Neo-Giverny 5
Neo-Giverny 5

by Chalda Maloff


Neo-Giverny 5



Additional Info

Digital painting; Archival pigment inks on gloss paper, face-mounted to 3/8 inch museum-grade acrylic

Edition of 12

Please Note: There are variations within an edition so that no two are exactly alike.


Art By Chalda Maloff

  • Neo-Giverny 5
  • Neo-Giverny 4
  • Neo-Giverny 3
  • Neo-Giverny 2
  • Neo-Giverny 1
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  • ChaldaMaloff_State of Grace_digital painting_5"x7"_$100
  • gold star
  • golden touch
  • gold fever
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  • gold rush

Chalda Maloff studied Computer Science in the early 1970’s, when it was considered by many to be a quirky field of endeavor with limited practical application. She was told that her graduate degree in this subject would yield her even less chance of scratching out a living than her undergraduate degree in Art History. It took her decades to bring together in a serious way her two passions of art and technology. During the interim, she worked in oils, acrylics, aquatint, and clay. The facility she gained with the various mediums served her well, preparing her for a time when she would be using computer software that allowed her to switch from one simulated medium to another with the click of a mouse. Chalda Maloff has exhibited her art throughout North and South America. Recent juried shows include Honorable Mention in the “Beecher Digital Art Competition” at the Butler Institute of American Art and the Guerilla Painter Award in the Visual Arts Society of Texas 37th Annual Juried Show. Recent solo exhibits have been at the Houston Jung Center in Texas and Morris Graves Museum of Art in California. She holds a doctorate in Human Ecology, and lives in Austin, Texas.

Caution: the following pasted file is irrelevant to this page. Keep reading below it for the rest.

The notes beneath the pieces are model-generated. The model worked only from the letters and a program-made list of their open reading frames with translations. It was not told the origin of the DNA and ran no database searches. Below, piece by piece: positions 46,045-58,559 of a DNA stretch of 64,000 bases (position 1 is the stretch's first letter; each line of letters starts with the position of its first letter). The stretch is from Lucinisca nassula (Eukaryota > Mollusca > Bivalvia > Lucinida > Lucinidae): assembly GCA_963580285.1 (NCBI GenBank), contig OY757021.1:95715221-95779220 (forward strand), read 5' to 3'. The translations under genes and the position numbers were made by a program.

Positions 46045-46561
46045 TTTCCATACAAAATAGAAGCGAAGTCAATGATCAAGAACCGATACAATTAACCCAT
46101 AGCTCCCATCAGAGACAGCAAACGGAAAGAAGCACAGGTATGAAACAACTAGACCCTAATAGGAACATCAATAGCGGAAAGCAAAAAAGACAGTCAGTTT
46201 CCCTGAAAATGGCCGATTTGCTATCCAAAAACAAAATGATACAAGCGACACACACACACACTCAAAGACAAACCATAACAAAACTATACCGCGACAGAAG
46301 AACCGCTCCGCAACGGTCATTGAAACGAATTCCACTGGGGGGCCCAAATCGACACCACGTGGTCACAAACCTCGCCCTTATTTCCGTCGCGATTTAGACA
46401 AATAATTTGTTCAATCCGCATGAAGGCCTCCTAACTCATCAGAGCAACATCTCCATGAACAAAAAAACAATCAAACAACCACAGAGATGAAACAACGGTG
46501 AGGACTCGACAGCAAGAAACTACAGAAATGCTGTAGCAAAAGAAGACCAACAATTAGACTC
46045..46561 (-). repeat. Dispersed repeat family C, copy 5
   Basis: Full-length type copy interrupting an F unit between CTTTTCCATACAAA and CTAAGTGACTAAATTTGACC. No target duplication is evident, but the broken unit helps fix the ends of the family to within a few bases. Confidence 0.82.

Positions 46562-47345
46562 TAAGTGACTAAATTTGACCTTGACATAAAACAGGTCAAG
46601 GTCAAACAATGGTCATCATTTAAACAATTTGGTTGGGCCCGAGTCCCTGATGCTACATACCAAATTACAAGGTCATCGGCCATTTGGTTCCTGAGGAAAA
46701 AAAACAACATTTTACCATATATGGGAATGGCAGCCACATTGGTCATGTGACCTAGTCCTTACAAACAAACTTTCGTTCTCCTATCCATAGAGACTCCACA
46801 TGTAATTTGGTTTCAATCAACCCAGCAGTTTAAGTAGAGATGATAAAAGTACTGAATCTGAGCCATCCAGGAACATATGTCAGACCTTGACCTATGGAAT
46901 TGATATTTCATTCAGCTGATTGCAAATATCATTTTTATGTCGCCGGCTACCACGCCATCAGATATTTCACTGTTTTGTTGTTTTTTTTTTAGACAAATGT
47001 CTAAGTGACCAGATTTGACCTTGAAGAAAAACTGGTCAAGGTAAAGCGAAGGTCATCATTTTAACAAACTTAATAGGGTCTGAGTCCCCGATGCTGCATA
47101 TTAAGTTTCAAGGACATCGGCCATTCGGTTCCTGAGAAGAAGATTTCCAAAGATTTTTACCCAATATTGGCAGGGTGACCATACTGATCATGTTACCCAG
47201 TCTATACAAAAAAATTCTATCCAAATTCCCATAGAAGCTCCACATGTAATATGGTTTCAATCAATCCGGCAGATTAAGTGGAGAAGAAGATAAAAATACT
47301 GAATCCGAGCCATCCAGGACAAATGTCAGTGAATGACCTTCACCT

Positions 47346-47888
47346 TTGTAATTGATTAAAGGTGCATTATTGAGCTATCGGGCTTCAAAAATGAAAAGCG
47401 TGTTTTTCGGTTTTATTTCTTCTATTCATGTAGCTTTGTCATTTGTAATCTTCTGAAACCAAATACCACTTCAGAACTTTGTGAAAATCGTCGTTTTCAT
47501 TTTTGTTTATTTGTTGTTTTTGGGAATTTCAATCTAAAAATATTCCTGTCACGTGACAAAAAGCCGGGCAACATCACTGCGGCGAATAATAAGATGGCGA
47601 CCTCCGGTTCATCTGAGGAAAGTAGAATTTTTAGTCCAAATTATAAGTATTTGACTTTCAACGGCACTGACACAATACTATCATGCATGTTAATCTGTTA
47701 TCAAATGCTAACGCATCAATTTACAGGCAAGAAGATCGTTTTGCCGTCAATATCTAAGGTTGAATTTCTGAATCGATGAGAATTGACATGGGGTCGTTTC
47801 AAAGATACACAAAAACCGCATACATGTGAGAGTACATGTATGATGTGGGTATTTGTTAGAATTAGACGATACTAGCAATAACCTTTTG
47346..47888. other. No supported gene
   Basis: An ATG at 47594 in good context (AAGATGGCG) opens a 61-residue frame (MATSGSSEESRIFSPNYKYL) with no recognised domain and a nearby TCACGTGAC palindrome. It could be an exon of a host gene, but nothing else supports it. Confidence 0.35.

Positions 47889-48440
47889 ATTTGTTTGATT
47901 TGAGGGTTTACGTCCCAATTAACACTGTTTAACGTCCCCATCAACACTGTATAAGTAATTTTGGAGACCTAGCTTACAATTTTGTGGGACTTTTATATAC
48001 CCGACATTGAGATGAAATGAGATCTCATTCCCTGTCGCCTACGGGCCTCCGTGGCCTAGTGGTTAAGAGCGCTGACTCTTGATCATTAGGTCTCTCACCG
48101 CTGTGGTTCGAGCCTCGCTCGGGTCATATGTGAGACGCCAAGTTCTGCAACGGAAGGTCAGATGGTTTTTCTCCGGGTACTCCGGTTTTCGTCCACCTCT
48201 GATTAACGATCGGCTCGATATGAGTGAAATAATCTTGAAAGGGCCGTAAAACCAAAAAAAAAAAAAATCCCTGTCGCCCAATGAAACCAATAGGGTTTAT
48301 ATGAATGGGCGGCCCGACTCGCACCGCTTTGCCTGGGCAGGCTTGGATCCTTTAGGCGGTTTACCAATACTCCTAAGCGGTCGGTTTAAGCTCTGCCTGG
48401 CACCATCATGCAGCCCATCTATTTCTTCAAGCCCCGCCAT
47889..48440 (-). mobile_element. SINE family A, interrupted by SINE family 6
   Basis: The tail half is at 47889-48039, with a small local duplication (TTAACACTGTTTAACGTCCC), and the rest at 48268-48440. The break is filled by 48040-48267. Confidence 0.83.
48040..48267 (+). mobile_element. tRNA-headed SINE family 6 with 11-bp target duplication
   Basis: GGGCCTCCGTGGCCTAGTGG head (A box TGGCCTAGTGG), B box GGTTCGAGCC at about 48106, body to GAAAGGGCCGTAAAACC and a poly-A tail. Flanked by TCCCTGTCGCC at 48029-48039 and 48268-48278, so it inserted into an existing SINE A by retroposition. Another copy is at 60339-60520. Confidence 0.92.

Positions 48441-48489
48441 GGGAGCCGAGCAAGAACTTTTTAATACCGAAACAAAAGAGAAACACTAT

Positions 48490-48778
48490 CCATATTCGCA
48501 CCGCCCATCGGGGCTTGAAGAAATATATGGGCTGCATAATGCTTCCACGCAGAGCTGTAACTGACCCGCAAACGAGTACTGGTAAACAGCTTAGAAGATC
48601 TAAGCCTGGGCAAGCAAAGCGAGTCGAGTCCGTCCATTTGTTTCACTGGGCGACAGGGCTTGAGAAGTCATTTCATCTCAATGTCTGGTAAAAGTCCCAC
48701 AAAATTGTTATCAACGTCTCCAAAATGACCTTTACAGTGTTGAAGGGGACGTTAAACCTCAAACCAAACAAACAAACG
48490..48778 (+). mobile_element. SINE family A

My “Sea Jewels” series of artworks are underwater flights of the imagination, mini-vacations for the eye and the psyche. Each piece employs a mixture of aesthetic techniques designed to engage and stimulate.

Because I am a human ecologist, much of my art explores the interplay between an object and its environment. I often place a single marine figure in a semi-abstract, almost theatrical, setting and explore the various interactions that arise. An edge or boundary between two shapes or forms assumes pivotal significance in these interactions; it can act as sharp clean delineator, give rise to ambiguous prismic refractions, or melt into oblivion.

I chose the digital medium for its power to combine and synthesize various artistic effects, producing a host of visuals that would not be possible with any natural medium. Beyond this, the extraordinary options of art software allow for a superior inventive flow in the development of an image, making it the ideal tool for creating the fantasy cosmos depicted in “Sea Jewels.”